Overall, the goal of the TasART is to encourage artistic pursuits in the community, and painting is a particular focus. It's not hard to see where Tasmanians get their inspiration from, considering the natural beauty to be found in every direction.

As well as this, the festival provides a space where emerging artists can present their work, receive feedback and constructive criticism while also developing connections and ties with fellow artists.

It's a great opportunity for newer artists to learn from established talents and discover a standard of work that they can aim towards.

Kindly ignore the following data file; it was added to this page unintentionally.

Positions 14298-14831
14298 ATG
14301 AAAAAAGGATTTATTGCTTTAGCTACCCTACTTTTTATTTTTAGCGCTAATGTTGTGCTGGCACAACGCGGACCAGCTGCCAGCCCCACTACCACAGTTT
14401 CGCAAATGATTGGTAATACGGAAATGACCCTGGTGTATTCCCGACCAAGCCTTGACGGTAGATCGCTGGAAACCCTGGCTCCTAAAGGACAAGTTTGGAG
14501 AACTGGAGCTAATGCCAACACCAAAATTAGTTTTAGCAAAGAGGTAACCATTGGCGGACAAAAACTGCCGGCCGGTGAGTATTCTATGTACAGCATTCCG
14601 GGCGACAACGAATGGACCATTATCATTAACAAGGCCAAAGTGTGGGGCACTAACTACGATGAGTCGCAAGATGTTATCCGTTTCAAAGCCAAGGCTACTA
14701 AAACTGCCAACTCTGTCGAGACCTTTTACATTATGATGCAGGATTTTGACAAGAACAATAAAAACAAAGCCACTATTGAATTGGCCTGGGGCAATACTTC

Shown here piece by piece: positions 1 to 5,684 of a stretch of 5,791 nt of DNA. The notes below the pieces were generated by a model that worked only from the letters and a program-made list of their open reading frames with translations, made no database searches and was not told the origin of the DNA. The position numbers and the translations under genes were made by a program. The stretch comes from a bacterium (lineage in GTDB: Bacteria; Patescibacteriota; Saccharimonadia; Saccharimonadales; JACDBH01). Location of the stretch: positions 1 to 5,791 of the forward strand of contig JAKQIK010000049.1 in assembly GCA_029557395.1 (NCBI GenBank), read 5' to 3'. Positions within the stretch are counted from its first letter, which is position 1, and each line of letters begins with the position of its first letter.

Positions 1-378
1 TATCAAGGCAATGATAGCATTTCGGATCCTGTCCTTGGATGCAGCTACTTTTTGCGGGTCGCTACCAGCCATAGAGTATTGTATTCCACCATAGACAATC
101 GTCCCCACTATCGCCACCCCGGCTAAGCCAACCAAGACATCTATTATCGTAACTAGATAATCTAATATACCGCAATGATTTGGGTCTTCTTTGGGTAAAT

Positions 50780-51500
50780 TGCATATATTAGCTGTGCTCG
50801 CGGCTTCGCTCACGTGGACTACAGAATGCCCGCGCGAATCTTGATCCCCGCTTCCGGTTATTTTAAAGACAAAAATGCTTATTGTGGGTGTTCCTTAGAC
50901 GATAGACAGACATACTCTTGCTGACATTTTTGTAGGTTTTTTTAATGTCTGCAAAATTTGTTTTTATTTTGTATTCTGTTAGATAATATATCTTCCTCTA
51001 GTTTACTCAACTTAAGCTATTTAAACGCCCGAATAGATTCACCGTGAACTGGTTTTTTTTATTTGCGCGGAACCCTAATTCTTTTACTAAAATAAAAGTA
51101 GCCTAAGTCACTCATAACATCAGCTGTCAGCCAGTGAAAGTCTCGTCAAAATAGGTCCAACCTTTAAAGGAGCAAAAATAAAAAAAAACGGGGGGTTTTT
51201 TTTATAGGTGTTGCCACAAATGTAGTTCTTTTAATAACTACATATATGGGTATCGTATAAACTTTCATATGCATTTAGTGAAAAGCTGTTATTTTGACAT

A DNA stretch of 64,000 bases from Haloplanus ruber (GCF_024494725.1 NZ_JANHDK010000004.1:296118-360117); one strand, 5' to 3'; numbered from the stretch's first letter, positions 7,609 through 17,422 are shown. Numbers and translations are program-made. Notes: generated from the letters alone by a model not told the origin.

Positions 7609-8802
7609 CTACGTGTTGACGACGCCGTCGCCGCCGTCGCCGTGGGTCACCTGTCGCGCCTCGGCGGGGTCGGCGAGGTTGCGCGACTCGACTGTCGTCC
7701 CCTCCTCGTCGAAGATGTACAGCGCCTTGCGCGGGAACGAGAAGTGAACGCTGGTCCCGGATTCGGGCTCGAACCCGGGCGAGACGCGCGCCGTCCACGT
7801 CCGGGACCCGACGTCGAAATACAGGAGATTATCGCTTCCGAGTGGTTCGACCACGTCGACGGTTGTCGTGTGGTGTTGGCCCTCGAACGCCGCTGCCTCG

Many artists also work away from this festival having been rewarded and recognised, which further encourages artists to pursue their talents.

Head to the Burnie Arts and Function Centre until 19 October to see the exhibition in person yourself and marvel at the art and talent emerging from Tasmania.

Table Cape Pastoral - Richard Klekociuk Donation Painting

JW_SIG_NAVTIP July 2013 Richard Klekociuk

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Tasmania has a fascinating and sometimes scandalous history – the kind that lends itself to whispers of hauntings, ghouls and ghostly occurrences.

Due to Tasmania's extensive heritage and convict past, there are plenty of spooky spots around the state, so if you're game why not head out on a ghost tour? These are readily available in many locations and are a truly unique experience.

Get your nerves together, grab a warm hat and jacket, and head out on one of these unforgettable adventures.